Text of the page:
CAL and EVA ground 747s in desert

CHINA Airlines Ltd (CAL) and EVA Airways, Taiwan’s two largest carriers, are to ground three and two of their Boeing 747s respectively in the Californian desert.
Falling cargo demand – a load factor drop from 75 per cent to below 65 per cent – has been blamed for the need of action. This will be the first time that the two carriers have had to make such a move.
How long the aircraft will be stored is not known other than that they will only return into active service when demand and the global economy picks up again.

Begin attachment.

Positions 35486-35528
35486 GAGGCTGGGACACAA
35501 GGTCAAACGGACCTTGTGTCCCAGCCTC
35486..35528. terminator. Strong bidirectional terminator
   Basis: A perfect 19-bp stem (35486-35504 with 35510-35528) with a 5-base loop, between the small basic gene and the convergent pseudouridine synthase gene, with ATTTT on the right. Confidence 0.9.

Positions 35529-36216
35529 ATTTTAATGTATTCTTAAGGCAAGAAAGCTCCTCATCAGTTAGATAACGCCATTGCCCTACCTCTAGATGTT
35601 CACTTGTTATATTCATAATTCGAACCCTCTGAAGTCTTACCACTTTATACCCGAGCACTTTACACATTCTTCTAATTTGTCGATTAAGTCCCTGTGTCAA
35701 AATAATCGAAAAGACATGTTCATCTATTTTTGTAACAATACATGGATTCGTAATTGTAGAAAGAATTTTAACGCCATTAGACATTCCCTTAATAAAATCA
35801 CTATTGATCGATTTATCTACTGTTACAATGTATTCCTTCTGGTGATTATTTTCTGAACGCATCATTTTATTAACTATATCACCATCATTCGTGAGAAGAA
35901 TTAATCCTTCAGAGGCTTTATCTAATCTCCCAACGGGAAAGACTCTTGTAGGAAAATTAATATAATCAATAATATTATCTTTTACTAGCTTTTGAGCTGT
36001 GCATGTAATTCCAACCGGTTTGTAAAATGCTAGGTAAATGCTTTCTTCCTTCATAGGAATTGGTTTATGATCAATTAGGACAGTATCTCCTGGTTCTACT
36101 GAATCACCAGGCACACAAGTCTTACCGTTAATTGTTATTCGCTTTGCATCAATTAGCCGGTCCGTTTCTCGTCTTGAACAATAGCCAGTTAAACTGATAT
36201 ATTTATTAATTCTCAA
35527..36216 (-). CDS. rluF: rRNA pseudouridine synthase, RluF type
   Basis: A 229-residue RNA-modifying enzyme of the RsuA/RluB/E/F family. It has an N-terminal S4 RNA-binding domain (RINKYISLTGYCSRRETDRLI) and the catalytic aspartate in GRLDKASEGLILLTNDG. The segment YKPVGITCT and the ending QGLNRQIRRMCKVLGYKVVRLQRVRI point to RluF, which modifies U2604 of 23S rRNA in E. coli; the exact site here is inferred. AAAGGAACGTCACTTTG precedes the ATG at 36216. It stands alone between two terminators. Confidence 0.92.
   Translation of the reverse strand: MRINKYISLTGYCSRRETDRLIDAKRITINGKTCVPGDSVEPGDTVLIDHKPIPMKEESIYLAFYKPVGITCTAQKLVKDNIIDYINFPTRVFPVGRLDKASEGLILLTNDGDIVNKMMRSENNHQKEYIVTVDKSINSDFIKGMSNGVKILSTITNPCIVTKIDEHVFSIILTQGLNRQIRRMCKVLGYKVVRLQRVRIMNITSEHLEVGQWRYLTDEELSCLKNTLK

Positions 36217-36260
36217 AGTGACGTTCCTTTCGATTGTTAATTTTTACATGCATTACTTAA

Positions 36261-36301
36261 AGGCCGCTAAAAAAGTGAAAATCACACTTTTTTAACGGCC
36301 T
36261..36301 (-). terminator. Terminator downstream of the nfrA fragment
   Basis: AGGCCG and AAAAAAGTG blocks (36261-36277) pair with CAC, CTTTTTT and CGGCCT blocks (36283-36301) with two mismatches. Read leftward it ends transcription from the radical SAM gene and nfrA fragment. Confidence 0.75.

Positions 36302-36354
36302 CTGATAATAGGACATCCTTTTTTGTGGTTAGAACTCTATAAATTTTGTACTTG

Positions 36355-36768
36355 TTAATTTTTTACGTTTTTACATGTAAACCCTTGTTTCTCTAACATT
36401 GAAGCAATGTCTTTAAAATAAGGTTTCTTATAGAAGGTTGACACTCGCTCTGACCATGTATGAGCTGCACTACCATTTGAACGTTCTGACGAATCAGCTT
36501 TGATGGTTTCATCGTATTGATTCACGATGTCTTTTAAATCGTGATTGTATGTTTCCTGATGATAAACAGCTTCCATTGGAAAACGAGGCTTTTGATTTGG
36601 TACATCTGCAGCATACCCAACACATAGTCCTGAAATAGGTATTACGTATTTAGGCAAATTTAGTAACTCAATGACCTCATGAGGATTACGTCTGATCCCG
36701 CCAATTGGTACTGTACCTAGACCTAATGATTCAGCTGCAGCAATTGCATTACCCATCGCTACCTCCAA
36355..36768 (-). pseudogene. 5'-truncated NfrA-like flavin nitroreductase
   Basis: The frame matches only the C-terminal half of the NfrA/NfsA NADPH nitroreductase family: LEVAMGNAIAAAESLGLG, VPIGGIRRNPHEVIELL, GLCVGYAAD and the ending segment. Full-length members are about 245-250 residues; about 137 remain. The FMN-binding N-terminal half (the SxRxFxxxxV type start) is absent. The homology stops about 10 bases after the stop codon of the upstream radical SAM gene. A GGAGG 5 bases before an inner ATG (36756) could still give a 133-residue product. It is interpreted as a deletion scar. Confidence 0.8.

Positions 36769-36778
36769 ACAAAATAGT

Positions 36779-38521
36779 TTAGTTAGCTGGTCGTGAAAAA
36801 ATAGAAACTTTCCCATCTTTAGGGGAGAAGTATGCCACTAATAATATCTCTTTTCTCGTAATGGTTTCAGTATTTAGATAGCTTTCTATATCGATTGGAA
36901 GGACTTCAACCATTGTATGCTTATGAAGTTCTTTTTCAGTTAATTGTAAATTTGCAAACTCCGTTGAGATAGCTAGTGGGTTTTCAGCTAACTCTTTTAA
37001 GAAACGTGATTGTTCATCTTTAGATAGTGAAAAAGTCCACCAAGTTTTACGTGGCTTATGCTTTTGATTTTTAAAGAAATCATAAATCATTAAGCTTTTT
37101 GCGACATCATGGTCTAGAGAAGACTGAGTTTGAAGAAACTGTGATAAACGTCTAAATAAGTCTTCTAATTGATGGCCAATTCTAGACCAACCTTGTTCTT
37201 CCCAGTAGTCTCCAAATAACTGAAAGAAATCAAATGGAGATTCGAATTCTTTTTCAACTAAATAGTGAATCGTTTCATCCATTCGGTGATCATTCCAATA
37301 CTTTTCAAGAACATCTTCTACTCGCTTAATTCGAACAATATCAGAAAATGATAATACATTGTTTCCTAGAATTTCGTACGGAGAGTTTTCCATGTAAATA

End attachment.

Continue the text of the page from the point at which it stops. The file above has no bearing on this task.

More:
Once they are ready to do so the Civil Aeronautics Administration (CAA) will have to inspect them for air-worthiness. One stored for a year will require a month-long inspection.
Permission is required from the CAA to ground the planes, permission that has yet to be sought, but the CAA says that it will not obstruct the two carriers’ wishes.
CAL says that almost half of its revenues comes from its sizable fleet of 20 747s – one of the largest in the world – but Taiwan’s air cargo volume has dropped to less than 100,000 tonnes for December 2008 from 150,000 per month previously.

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